Schizophrenia.com

Childhood social functioning predicts schizophrenia risk


#1

Poor social functioning in childhood predicts an increased risk for schizophrenia later in life, suggest researchers.

They found that premorbid social functioning, as rated by teachers on a Likert-type scale, significantly differentiated children who developed schizophrenia-spectrum disorder from those who did not develop mental illness and those who developed other psychiatric disorders.

Also, social functioning appeared to predict the risk for schizophrenia independently of genetic risk, and with little interaction between these two factors.

“[R]esults from this 48-year longitudinal record suggest that children on a trajectory toward schizophrenia-spectrum disorders demonstrate interpersonal deficits early in life, and that teachers provide valuable information regarding children’s social functioning,” write lead researcher Jason Schiffman (University of Maryland, Baltimore, USA) and colleagues in Schizophrenia Research.

http://www.medwirenews.com/47/105107/Psychiatry/Childhood_social_functioning_predicts_schizophrenia_risk.html

My interpersonal problems started at a young age. I found it hard to make friends, and i was not as close to my brother and sister growing up as they were to each other. I was into solitary pursuits and something of a loner.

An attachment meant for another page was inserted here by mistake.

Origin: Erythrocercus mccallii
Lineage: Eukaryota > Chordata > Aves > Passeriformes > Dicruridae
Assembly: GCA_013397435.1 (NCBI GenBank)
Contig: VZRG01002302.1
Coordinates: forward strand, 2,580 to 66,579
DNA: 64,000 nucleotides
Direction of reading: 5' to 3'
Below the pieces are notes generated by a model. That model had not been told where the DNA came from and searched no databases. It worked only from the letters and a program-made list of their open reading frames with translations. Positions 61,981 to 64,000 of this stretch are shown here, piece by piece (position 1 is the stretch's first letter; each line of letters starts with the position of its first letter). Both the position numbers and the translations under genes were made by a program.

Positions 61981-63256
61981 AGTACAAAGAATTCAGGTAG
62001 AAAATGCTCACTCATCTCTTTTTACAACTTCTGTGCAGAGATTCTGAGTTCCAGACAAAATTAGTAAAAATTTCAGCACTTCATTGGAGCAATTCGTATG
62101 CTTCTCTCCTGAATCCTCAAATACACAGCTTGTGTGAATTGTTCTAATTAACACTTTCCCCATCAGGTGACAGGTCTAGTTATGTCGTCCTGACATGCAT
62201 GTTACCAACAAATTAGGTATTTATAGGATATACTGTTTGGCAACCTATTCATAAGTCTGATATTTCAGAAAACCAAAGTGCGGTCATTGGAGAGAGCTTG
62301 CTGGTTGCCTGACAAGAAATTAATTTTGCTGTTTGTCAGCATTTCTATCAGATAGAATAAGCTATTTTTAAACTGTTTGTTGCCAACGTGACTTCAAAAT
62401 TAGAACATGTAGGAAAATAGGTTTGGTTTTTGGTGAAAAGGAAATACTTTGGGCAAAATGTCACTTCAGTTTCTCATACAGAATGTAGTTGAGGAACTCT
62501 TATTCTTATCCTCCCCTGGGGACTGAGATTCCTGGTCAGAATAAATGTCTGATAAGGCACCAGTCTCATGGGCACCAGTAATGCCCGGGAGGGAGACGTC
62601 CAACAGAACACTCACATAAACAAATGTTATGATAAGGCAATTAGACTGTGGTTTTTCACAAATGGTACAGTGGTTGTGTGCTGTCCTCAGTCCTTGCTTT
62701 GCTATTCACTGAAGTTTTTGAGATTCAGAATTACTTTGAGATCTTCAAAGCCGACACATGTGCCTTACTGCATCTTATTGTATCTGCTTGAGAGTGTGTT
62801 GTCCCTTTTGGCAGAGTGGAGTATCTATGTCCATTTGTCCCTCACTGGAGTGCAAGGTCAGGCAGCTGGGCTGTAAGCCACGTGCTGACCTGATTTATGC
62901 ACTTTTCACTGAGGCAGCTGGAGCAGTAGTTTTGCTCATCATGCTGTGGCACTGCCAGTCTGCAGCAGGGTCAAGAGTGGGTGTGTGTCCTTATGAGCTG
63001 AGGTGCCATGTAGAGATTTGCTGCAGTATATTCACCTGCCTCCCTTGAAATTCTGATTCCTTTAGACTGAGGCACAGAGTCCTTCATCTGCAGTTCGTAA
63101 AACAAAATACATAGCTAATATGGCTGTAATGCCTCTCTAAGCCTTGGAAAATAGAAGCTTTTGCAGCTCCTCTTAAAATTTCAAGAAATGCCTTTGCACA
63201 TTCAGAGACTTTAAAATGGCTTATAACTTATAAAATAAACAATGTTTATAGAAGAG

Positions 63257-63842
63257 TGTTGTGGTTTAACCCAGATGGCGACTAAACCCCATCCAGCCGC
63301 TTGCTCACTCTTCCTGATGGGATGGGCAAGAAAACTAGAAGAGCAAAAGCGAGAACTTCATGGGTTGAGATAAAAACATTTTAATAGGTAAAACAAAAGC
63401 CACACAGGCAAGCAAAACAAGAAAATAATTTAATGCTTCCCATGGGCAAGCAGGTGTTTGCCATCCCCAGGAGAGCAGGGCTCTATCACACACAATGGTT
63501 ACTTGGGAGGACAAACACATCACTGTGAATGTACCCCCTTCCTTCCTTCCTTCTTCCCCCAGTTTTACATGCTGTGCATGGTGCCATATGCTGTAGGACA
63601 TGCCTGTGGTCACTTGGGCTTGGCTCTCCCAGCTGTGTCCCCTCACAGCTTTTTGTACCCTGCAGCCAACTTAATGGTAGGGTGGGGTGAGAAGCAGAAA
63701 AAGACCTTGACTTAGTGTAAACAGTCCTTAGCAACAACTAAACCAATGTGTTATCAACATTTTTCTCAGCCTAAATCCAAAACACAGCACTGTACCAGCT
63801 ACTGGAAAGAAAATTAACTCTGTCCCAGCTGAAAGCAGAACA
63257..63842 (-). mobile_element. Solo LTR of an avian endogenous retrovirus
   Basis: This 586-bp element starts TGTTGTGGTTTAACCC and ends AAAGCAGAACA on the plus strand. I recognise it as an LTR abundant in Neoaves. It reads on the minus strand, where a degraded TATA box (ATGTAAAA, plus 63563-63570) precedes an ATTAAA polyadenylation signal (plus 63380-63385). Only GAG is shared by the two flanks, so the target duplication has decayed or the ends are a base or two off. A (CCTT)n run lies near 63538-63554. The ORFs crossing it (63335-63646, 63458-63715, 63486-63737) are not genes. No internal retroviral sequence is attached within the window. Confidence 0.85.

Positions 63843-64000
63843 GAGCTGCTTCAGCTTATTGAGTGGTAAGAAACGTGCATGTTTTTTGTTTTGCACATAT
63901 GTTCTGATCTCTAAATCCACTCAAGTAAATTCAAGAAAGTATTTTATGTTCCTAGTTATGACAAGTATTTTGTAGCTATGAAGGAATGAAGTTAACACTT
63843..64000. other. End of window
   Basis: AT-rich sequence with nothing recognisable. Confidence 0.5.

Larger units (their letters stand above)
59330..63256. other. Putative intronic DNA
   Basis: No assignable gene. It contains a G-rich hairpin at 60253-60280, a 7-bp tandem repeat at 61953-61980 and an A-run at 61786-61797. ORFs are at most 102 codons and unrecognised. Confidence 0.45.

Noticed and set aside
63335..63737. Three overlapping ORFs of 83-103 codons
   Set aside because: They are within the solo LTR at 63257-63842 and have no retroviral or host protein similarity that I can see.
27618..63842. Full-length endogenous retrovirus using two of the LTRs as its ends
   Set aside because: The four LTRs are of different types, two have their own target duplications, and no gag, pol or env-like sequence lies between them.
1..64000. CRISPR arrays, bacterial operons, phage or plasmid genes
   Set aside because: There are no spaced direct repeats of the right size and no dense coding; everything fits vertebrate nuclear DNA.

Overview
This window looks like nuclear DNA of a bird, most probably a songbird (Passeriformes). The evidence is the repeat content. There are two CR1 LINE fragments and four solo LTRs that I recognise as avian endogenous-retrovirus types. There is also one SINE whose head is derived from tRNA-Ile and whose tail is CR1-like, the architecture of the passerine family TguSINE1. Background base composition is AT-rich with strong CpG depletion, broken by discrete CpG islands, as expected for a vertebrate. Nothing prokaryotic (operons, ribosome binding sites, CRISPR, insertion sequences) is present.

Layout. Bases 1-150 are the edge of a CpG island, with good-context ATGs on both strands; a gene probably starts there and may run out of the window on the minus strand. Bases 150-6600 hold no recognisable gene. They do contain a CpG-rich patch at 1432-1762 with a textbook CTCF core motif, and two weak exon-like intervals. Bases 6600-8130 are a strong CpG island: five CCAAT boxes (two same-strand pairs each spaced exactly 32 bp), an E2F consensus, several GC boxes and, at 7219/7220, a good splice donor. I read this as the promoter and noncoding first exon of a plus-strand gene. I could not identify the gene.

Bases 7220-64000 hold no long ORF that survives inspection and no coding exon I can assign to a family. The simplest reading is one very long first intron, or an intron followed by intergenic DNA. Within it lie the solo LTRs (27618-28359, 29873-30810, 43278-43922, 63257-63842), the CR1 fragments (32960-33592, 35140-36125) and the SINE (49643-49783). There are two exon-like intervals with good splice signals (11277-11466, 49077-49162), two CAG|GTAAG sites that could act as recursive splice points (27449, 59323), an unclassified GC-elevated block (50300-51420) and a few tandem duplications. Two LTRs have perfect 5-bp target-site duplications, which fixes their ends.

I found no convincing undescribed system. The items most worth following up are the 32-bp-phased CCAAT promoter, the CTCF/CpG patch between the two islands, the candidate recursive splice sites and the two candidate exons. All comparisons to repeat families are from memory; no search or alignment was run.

I was bullied as a teenager for being physically and socially awkward. My initial diagnosis was schizophrenia then schizoaffective and now paranoid PD -a schizophrenia spectrum personality disorder.


#2

Thats interesting. I had a very hard time making friends and still do. I also was bullied in 6th grade. I also was not that close to my sister,


#3

This is the one time I don’t fit the M.O. I was a disruptive class clown and hyper. Maybe I didn’t have a lot of friends, but I was in peoples face all the time. I was always manically bouncing around. I HAD to know everyone I saw. I couldn’t stop myself from following people around and I just kept talking. I was told I was inappropriately friendly. I had no respect or concept of personal boundaries. When I got older and really started crumbling around the edges, then I withdrew.


#4

Thanks for sharing this valuable information with us!

I’m sure many of us, myself included, can relate to this.

Anthony


#5

i was very quiet and pointed out early as a loner. i was called a devil child and people in my high school were for sure i wa gonna shoot up the school (their rumor). i was bullied. but managed to make 1 friend in high school. he had mental illness too tho


#6

I was real shy as a child. As I got older it turned into anxiety and social awkwardness, but I tried hard to fit in. Eventually I just gave up and became asocial.


#7

I didn’t have any real or close friends. I just was there, but I never had a best friend. I was in fights alot and I was hyperactive. I made a lot of sound and noices in class. I wasn’t shy at all, I talked a lot and made my classmates laugh.

Oh, almost forgot. Some children were afraid of me, they thought my dad was a vampire!


#8

There for a while I thought I was the only chatty hyperactive kid around. Thank you for your post.


#9

I actually have another diagnose too. I have tourette’s syndrom. That made me hyper and noicy. My meds make the tics go away. It’s a win win. :wink:


#10

this ties in with my theory that sz is not a natural genetic predisposition as a lot of people believe, i personally believe that sz is determined by the way we are brought up and how we are nurtured and taught and cared for during our childhood.